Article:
Please use this identifier to cite or link to this item:
Longitudinal Study: HILDA
Title: Prospective associations between joint categories of physical activity and insomnia symptoms with onset of poor mental health in a population-based cohort
Authors: Duncan, Mitch 
Holliday, EG
Burton, N
Glozier, N
Oftedal, S
Publication Date: 19-Feb-2022
Journal: Journal of sport and health science
Keywords: Depression
Physical activity
Sleep quality
Abstract: Physical inactivity and insomnia symptoms are independently associated with increased risk of depression and anxiety; however, few studies jointly examine these risk factors. This study aimed to prospectively examine the joint association of physical activity (PA) and insomnia symptoms with onset of poor mental health in adults. Participants from the 2013 to 2018 annual waves of the Household Income and Labour Dynamics in Australia panel study who had good mental health (Mental Health Inventory-5 >54) in 2013, and who completed at least 1 follow-up survey (2014-2018), were included (n = 10,977). Poor mental health (Mental Health Inventory-5 ≤ 54) was assessed annually. Baseline (2013) PA was classified as high/moderate/low, and insomnia symptoms (i.e., trouble sleeping) were classified as no insomnia symptoms/insomnia symptoms, with 6 mutually exclusive PA-insomnia symptom groups derived. Associations of PA-insomnia symptom groups with onset of poor mental health were examined using discrete-time proportional-hazards logit-hazard models. There were 2322 new cases of poor mental health (21.2%). Relative to the high PA/no insomnia symptoms group, there were higher odds (odds ratio, 95% confidence interval (95%CI)) of poor mental health among the high PA/insomnia symptoms (OR = 1.87, 95%CI: 1.57-2.23), moderate PA/insomnia symptoms (OR = 1.93, 95%CI: 1.61-2.31), low PA/insomnia symptoms (OR = 2.33, 95%CI: 1.96-2.78), and low PA/no insomnia symptoms (OR = 1.14, 95%CI: 1.01-1.29) groups. Any level of PA combined with insomnia symptoms was associated with increased odds of poor mental health, with the odds increasing as PA decreased. These findings highlight the potential benefit of interventions targeting both PA and insomnia symptoms for promoting mental health.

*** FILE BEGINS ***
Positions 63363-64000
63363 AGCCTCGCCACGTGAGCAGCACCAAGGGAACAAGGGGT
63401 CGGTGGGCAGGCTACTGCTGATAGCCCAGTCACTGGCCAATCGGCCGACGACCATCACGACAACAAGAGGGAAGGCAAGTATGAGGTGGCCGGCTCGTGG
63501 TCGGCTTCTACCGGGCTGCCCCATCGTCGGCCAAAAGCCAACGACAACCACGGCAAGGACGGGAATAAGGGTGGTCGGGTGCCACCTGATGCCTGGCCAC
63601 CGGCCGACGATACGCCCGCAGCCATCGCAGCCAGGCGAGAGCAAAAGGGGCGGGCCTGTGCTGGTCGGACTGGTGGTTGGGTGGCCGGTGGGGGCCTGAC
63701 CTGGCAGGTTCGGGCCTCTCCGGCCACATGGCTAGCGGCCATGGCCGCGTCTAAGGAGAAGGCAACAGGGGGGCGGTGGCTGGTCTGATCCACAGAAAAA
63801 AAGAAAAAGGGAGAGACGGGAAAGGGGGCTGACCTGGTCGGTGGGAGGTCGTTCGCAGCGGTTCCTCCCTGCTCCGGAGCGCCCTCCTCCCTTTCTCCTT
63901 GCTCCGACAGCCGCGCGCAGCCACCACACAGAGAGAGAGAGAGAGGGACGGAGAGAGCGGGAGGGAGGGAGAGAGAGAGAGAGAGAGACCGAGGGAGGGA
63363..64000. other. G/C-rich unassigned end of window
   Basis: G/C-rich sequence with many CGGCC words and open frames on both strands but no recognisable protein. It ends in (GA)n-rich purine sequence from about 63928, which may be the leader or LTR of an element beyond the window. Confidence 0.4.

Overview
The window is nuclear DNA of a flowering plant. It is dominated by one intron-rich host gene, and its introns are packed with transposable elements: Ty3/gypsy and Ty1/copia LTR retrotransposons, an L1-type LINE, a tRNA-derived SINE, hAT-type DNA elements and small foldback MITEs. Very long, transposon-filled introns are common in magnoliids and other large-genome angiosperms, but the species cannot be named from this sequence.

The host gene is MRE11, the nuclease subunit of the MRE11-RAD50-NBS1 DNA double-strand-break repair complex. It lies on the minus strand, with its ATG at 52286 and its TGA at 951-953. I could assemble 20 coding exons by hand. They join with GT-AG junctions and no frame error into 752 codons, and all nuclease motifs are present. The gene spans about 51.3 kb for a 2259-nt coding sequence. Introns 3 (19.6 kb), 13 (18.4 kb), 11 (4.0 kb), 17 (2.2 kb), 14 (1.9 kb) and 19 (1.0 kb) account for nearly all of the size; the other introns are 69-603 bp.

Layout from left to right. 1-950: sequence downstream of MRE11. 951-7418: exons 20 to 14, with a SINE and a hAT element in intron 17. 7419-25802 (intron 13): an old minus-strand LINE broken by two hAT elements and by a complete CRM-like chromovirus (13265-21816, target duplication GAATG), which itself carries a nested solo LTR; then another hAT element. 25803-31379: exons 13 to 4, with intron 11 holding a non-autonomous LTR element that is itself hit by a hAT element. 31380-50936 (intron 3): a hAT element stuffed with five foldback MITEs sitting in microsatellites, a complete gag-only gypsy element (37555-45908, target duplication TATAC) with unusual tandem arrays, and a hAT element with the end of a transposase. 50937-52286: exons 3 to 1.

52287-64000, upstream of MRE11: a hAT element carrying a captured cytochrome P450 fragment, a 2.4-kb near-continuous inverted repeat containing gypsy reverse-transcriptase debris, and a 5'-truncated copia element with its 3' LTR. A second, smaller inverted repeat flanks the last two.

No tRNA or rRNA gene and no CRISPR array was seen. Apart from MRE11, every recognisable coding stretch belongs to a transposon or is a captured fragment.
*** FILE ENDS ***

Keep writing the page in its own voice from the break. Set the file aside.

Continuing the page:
DOI: 10.1016/j.jshs.2022.02.002
Research collection: Journal Articles
Appears in Collections:Journal Articles

Files in This Item:
File Description SizeFormat 
Duncan, Holliday, Burton, Glozier & Oftedal (2022) publish.pdfDuncan, Holliday, Burton, Glozier & Oftedal651.29 kBAdobe PDFThumbnail
Show full item record

Page view(s)

checked on Sep 27, 2023


checked on Sep 27, 2023
Google icon

Google ScholarTM



Items in DSpace are protected by copyright, with all rights reserved, unless otherwise indicated.